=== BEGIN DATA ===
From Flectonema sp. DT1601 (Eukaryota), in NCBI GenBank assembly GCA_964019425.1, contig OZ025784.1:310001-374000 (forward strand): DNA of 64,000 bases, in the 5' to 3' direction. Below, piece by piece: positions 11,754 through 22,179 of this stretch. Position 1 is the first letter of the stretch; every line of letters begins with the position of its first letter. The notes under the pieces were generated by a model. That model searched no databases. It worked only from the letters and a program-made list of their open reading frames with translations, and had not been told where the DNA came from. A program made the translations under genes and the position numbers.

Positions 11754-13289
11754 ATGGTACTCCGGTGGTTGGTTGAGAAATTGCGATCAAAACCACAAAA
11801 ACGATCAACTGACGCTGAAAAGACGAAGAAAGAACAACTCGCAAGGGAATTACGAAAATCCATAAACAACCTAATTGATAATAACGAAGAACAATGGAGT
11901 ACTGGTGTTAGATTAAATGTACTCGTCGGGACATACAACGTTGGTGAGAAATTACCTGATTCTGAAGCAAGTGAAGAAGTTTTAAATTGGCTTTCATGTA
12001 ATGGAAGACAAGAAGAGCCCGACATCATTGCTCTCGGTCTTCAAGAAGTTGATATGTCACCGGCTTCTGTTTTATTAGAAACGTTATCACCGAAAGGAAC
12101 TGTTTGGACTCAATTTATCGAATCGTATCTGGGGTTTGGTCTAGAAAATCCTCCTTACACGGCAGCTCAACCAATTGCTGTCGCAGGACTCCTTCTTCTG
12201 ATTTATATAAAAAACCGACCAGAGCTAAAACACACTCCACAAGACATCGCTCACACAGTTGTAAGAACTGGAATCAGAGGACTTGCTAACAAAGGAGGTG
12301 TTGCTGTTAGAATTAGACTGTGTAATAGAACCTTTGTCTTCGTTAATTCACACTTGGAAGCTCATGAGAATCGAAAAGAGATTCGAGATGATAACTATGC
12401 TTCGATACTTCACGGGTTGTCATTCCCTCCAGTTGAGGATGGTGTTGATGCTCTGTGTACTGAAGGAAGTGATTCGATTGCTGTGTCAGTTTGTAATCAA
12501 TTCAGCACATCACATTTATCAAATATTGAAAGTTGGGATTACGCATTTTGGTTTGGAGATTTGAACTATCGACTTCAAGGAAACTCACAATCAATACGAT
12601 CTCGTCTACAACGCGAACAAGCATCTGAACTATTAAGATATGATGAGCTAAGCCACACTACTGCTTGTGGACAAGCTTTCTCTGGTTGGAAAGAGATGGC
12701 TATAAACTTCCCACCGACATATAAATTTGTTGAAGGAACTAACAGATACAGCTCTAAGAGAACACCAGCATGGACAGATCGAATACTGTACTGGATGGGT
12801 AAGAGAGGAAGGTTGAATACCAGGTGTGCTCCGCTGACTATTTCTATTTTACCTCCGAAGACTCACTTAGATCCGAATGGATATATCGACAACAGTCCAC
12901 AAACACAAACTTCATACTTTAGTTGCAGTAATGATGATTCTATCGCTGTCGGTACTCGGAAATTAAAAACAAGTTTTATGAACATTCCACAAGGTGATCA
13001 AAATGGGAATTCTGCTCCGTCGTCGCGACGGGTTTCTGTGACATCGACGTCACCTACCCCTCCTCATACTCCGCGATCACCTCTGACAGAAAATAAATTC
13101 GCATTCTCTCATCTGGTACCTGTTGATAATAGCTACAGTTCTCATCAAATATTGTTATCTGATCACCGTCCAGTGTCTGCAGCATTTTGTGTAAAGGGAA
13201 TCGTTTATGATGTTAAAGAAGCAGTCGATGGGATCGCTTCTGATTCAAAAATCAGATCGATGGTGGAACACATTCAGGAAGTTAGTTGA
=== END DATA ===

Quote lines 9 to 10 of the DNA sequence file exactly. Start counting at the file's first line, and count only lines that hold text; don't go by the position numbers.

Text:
12301 TTGCTGTTAGAATTAGACTGTGTAATAGAACCTTTGTCTTCGTTAATTCACACTTGGAAGCTCATGAGAATCGAAAAGAGATTCGAGATGATAACTATGC
12401 TTCGATACTTCACGGGTTGTCATTCCCTCCAGTTGAGGATGGTGTTGATGCTCTGTGTACTGAAGGAAGTGATTCGATTGCTGTGTCAGTTTGTAATCAA